In today’s world, when someone speaks of animation, people are most apt to think about grand CGI (Computer Generated Imagery) films such as Avatar, Toy Story, Shrek, and Cars. But, as many of us older folks remember, computers weren’t always used to make animated films and cartoons.
The first animated cartoons were created with pen and ink. It required skilled artists, a meticulous attention to detail, and a great deal of time. It took more than 1,400 pages of drawings for one minute of film in black and white.
It should come as no surprise that the leader in animated films during the golden years of Hollywood was none other than Walt Disney. Steamboat Willie, a black-and-white cartoon animated by Ub Iwerks, was released in 1928 by Walt Disney. It was most notable for being the first cartoon with fully synchronized sound, including character sounds and a musical score. It was also the first cartoon with a post-production soundtrack. The cartoon was well received and became the beginning of the Mickey Mouse character.
Ub Iwerks, due to a series of disagreements with Walt Disney, started his own animation studio and released the first color cartoon, Fiddlesticks, featuring Flip the Frog, in 1932.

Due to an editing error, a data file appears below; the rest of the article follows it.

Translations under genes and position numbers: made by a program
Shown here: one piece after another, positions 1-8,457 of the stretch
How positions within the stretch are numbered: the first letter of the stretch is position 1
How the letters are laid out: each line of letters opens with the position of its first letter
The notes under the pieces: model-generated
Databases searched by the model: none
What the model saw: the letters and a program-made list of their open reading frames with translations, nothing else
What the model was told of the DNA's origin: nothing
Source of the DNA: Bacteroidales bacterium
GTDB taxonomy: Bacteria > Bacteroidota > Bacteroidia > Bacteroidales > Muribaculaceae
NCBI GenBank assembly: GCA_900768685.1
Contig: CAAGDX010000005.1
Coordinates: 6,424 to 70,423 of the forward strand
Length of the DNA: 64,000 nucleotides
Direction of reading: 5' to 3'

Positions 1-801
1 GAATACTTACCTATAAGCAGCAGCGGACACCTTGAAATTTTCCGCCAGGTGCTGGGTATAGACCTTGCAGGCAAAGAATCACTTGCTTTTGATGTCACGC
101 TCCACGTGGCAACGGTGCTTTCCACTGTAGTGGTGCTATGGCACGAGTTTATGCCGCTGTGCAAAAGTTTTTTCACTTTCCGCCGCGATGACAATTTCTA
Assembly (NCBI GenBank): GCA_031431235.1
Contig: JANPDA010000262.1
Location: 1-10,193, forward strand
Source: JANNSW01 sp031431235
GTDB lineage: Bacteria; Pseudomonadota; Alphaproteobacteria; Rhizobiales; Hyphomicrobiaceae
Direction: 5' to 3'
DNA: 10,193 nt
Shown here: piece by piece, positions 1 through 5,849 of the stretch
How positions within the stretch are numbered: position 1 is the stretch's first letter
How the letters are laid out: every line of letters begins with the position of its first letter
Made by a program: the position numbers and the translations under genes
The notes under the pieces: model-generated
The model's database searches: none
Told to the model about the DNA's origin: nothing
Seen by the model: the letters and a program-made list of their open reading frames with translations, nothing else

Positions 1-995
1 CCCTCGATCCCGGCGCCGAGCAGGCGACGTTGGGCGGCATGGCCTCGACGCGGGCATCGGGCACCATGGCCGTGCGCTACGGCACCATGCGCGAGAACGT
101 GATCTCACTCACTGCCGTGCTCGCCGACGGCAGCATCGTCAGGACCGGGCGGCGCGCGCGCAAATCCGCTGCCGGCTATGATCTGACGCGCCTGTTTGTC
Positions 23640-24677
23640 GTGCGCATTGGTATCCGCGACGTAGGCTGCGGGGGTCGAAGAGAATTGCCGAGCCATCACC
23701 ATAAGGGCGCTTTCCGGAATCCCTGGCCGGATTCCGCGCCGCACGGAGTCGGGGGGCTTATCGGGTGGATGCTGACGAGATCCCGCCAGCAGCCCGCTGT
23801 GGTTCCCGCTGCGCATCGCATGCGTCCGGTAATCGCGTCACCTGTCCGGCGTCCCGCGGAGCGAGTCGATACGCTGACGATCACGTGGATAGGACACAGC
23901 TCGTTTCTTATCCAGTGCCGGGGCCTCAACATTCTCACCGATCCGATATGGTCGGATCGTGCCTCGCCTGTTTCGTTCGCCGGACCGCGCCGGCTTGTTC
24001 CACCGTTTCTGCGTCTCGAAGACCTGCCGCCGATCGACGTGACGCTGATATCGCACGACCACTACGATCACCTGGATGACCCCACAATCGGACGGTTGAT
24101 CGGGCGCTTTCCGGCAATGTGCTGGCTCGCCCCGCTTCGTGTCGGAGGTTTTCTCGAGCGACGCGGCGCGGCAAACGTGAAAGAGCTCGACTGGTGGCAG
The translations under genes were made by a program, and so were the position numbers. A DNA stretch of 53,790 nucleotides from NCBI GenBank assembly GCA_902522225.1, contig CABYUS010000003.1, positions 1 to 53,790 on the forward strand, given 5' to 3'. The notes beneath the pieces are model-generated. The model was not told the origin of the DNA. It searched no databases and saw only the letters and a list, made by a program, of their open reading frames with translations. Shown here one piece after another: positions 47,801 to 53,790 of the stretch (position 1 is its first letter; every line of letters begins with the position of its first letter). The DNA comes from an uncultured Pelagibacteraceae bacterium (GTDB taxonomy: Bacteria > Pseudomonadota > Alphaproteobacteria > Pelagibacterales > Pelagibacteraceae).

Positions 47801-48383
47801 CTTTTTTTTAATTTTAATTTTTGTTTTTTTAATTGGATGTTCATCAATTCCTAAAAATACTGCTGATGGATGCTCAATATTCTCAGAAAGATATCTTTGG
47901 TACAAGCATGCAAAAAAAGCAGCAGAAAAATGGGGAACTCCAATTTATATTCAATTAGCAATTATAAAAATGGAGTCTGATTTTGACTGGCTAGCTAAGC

Walt Disney took another step in the history of animation in 1934 when he announced plans to produce a feature-length animated film, Snow White and the Seven Dwarfs. But the film came close to not being completed. Disney’s commitment to detail and quality took a heavy toll on the original budget of $500,000. Ultimately, Walt reluctantly did a private screening for Joseph Rosenberg, VP of Bank of America, of the work they had done so far. The final cost was $1.7 million, exceedingly high for those days.
It took the work of 750 artists, 32 animators, 25 background artists, and 102 assistants, plus 1500 shades of paint, to complete the film in three years. [Watch the video on the making of the film here.] Though it took lots of hard work and sheer determination, the film premiered on December 21, 1937 in Los Angeles. It was a hit.
The rest, as they say, is history.